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Main Spotlight: Celebrating and Preserving a Culture of Possibility in Allapattah, Miami


May 16, 2023 | Main Spotlight: Celebrating and Preserving a Culture of Possibility in Allapattah, Miami | By: Alicia Gallo, Senior Manager of Strategic Communications at Main Street America | 

The Plaza Seafood Market has operated at this location for 40 years along NW 17th Avenue in Little Santo Domingo. Photo courtesy National Trust for Historic Preservation staff.

On May 9, the National Trust for Historic Preservation released its list of America’s 11 Most Endangered Historic Places for 2023. For the first time in its 36-year history, this list—which raises awareness about some of our country’s most significant sites and the threats that they face—included a cultural district located within a designated Main Street America community.  


Little Santo Domingo in Miami, Florida, is the commercial and cultural heart of Allapattah, one of the city's oldest neighborhoods. It has been shaped by a history of immigration, continual reinvention, and entrepreneurial innovation reminiscent to many American towns. Originally Seminole land, the first significant demographic shift occurred as White residents moved into the area concurrent with Miami’s development into a metropolitan hub during the 1920s.  


Throughout the 20th century, distinct waves of new residents of Cuban, African American, and Dominican ancestry followed. In 2003, the City of Miami named a portion of Allapattah “Little Santo Domingo,” in recognition of the Dominican residents who moved to the area beginning in the 1980s. Today, Little Santo Domingo is home to 300 small businesses, a diverse community of Hispanic, Black, and immigrant residents, and a rich cultural heritage essential to the identity of Allapattah.  


Today the neighborhood defined by NW 17th Avenue between 20th and 36th Street is also home to local leaders and organizations, such as The Allapattah Collaborative (TAC), committed to investing in the community’s future while preserving its past. TAC emerged from a community engagement process focused on creating an equitable development action plan for the neighborhood. In 2021, after a rigorous two-year application process, TAC earned designation as a Main Street program, followed quickly by designation as Florida Main Street community. Like Main Street programs across the country, TAC is leading efforts to honor and preserve the neighborhood’s rich local history, cultural heritage, and entrepreneurial spirit, while increasing economic prosperity.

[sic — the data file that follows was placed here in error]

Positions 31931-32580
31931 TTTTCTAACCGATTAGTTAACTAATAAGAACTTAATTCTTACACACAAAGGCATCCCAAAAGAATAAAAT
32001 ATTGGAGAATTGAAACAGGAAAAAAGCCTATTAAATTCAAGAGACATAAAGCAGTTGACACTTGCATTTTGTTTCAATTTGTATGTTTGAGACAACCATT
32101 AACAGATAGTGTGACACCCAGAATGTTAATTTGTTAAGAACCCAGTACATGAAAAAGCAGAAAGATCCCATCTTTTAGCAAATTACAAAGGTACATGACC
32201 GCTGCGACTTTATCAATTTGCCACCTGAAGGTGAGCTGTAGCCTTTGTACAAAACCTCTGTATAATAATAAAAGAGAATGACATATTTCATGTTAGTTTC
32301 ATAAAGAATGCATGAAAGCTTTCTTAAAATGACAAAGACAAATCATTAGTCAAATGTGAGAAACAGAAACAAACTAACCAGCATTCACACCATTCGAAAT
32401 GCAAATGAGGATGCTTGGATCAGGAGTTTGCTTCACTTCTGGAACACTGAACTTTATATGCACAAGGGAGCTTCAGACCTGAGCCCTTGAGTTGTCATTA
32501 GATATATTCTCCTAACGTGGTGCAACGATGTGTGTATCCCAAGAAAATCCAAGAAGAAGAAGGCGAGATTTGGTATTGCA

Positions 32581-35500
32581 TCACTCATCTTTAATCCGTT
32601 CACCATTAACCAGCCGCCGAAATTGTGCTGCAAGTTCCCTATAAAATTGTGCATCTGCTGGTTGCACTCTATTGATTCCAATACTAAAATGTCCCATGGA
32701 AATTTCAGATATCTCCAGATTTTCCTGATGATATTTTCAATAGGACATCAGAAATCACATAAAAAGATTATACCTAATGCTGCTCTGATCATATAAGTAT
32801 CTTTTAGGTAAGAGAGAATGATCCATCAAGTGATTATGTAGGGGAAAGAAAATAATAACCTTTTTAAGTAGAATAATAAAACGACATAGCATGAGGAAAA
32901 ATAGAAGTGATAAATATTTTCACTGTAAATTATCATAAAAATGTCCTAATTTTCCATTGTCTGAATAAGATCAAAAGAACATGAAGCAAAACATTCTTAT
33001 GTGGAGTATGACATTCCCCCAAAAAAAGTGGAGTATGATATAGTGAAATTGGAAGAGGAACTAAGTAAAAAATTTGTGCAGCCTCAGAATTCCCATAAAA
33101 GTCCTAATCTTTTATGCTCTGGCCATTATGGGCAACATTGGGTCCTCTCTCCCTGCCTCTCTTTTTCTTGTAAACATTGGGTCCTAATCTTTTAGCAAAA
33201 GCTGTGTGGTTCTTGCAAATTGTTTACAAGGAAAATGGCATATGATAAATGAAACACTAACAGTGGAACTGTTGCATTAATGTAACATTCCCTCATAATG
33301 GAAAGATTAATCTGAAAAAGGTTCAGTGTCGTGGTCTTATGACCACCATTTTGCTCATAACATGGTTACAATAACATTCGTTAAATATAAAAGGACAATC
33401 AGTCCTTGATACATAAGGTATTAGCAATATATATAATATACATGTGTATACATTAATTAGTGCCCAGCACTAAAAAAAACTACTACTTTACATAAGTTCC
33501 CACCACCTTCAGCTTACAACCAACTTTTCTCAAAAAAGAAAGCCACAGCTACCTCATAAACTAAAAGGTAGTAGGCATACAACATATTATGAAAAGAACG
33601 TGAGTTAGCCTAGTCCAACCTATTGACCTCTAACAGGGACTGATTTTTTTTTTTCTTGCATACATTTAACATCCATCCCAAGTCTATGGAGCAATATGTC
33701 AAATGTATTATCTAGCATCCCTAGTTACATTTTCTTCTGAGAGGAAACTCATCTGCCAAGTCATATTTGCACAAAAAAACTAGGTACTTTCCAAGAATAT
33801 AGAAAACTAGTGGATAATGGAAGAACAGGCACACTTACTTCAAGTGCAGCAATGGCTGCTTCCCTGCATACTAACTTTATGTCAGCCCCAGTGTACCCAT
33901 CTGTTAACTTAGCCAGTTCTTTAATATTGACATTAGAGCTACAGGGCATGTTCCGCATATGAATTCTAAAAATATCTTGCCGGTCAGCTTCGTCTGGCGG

Left: Locally-owned bakeries and barber shops are among the more than 300 small businesses operating in the Allapattah neighborhood, serving residents and visitors. Right: A new housing development adjacent to older, smaller commercial buildings in Little Santo Domingo. Photo courtesy National Trust for Historic Preservation staff. 

From supporting hundreds of family-owned, community-serving small businesses to developing a community-driven neighborhood master plan that includes heritage preservation strategies, TAC, residents, partners, and business owners exemplify the visionary work of Main Street leaders. 


Little Santo Domingo’s inclusion on the 2023 list of America’s 11 Most Endangered Historic Places acknowledges that this historic commercial corridor is facing significant pressure from speculative real estate development that threatens to demolish older structures and displace existing residents and businesses. However, this designation also recognizes Little Santo Domingo as a district that is exemplary of the quintessential American story one that is an interconnected tapestry of immigration, ingenuity, resilience, and a culture of possibilityand one whose legacy is worthy of preserving.  


The community is particularly concerned about losing its cultural identity and mix of neighborhood-serving small businesses, including restaurants, bakeries, barber shops, salons, and auto repair shops. For this reason, TAC plans to leverage this designation to bolster proactive, grassroots initiatives, including: 

  • Fundraising for their Thrive In-Place Fund to acquire and develop commercial properties using a community land trust model to ensure long-term affordability for residents and businesses;  

  • Developing a community-driven neighborhood master plan that includes heritage preservation strategies such as local and national historic designation; 

  • Creating a more open and inclusive public process regarding decision-making about development in the neighborhood. 


Communities like Little Santo Domingo are the heartbeat of a city, and the visionary work of The Allapattah Collaborative to proactively respond to threats of displacement through holistic, strategic, and community-centered initiatives provides a valuable model for advancing long-term strategies for sustainable growth. 


Allapattah leaders hope that this designation lifts up the district as a national example for how Main Street leaders build community wealth, celebrate diverse cultural legacies, and support local entrepreneurship at the neighborhood scale. 



SnowShoe, a Main Street America Allied Member, is this quarter's Main Spotlight advertiser. For more information about what they do to support Main Street organizations, click here: